32. Non-volatile memory system as described in claim 27 And wherein the control mechanism is further configured to receive data from one of the plurality of non-volatile memory devices in response to the command.
  33. The non-volatile memory system of claim 27, wherein the interface is one of a NOR interface, an MMC interface, an SD interface, an ATA interface, a USB interface, and an IEEE 1394 interface.
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US78771006P true 2006-03-28 2006-03-28
US11/496,278 US20070076502A1 (en) 2005-09-30 2006-07-31 Daisy chain cascading devices
US83953406P true 2006-08-23 2006-08-23
US11/639,375 US20070165457A1 (en) 2005-09-30 2006-12-14 Nonvolatile memory system

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US20030084221A1 (en) * 2000-07-06 2003-05-01 Jones Larry Lawson Flashtoaster for reading several types of flash memory cards with or without a PC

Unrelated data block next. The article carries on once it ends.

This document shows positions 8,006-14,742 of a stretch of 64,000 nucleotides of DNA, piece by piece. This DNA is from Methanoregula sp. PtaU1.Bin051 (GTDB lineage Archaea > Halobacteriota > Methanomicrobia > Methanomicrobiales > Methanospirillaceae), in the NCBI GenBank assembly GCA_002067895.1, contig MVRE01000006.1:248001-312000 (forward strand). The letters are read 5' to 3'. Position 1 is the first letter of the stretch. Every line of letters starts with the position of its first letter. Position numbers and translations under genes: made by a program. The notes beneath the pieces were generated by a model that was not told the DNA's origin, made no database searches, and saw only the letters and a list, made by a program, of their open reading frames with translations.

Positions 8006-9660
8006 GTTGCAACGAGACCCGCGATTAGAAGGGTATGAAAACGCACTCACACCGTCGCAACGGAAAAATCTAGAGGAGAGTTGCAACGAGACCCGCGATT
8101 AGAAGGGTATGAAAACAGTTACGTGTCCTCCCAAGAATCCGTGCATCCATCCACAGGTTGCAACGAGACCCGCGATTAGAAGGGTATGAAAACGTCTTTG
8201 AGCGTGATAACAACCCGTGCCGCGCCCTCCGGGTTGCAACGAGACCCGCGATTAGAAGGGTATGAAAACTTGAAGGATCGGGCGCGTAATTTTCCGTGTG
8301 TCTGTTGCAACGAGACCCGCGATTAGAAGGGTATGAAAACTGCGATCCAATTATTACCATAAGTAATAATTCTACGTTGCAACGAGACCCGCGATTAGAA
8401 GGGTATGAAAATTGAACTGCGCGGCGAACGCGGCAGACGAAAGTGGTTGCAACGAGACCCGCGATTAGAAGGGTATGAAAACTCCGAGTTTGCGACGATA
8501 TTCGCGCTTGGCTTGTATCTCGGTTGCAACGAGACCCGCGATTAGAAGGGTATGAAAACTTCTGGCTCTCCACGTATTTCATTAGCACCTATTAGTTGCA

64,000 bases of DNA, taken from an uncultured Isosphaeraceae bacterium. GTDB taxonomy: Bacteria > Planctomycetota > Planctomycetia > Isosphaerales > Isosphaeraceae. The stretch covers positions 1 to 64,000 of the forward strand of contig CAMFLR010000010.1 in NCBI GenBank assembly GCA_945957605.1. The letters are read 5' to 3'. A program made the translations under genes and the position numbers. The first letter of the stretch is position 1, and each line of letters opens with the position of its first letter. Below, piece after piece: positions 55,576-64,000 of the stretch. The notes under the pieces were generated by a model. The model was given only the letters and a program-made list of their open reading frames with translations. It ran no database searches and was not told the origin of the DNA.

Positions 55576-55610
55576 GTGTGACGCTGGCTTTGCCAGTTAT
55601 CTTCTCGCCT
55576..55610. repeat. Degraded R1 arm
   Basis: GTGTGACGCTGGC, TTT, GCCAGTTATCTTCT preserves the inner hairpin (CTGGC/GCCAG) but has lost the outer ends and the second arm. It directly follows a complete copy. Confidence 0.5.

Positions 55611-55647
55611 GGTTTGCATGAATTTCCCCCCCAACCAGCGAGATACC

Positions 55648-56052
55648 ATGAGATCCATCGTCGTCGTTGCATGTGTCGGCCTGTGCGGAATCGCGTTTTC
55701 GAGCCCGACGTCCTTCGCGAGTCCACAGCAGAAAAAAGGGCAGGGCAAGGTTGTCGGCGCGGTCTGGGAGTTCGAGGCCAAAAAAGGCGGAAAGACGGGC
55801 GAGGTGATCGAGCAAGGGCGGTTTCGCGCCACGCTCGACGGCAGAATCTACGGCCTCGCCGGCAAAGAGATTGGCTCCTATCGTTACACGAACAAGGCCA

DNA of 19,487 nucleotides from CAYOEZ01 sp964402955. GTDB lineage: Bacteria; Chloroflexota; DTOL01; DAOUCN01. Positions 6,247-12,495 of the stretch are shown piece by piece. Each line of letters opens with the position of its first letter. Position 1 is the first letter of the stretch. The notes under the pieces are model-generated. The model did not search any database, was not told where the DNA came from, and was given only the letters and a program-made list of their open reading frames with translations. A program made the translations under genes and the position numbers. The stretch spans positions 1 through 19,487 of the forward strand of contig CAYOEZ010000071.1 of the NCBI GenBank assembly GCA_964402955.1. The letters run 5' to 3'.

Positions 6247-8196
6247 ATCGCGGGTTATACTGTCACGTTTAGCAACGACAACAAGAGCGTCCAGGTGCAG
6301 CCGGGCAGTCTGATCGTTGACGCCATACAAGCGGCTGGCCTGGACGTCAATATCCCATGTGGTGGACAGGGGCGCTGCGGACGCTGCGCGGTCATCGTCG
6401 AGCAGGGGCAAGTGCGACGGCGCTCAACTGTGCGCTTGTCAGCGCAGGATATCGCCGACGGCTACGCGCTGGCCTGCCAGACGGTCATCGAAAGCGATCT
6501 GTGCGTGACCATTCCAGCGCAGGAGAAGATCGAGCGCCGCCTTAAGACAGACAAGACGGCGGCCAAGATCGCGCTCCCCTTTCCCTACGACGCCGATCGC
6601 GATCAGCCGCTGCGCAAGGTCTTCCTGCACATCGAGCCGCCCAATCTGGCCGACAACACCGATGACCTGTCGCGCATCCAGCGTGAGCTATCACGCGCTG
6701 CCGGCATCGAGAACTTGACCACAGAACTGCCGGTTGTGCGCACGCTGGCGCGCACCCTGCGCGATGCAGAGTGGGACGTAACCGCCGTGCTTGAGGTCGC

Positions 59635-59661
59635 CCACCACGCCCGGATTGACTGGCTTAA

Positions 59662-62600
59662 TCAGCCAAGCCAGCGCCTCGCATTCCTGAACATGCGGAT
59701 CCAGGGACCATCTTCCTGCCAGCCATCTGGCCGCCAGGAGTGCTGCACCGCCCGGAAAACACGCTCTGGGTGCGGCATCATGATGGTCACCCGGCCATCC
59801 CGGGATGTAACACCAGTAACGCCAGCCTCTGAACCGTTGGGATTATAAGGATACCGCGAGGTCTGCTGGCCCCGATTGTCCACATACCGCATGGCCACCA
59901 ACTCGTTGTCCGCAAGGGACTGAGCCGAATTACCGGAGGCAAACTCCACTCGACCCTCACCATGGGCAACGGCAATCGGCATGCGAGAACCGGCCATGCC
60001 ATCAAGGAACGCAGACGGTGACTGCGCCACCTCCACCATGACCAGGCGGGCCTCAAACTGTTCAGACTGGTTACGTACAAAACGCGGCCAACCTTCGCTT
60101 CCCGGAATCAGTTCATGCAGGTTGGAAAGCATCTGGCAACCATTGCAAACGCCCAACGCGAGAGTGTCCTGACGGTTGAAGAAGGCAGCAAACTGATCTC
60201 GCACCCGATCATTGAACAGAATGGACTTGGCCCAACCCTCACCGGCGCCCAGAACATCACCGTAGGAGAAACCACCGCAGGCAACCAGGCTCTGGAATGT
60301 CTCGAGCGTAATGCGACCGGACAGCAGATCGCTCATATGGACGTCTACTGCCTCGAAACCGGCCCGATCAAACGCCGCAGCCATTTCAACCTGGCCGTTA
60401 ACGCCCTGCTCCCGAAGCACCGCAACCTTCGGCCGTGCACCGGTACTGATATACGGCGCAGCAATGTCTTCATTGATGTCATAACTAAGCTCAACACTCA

US20040001380A1 (en) * 2002-06-28 2004-01-01 Oswald Becca Method and apparatus for interconnecting content addressable memory devices
TW200530912A (en) * 2003-12-03 2005-09-16 Advanced Micro Devices Inc Transitioning from instruction cache to trace cache on label boundaries
TWI249671B (en) * 2002-08-29 2006-02-21 Micron Technology Inc Method and system for controlling memory accesses to memory modules having a memory hub architecture

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Publication number Priority date Publication date Assignee Title
US6317350B1 (en) * 2000-06-16 2001-11-13 Netlogic Microsystems, Inc. Hierarchical depth cascading of content addressable memory devices
US20030084221A1 (en) * 2000-07-06 2003-05-01 Jones Larry Lawson Flashtoaster for reading several types of flash memory cards with or without a PC
US20040001380A1 (en) * 2002-06-28 2004-01-01 Oswald Becca Method and apparatus for interconnecting content addressable memory devices
TWI249671B (en) * 2002-08-29 2006-02-21 Micron Technology Inc Method and system for controlling memory accesses to memory modules having a memory hub architecture
TW200530912A (en) * 2003-12-03 2005-09-16 Advanced Micro Devices Inc Transitioning from instruction cache to trace cache on label boundaries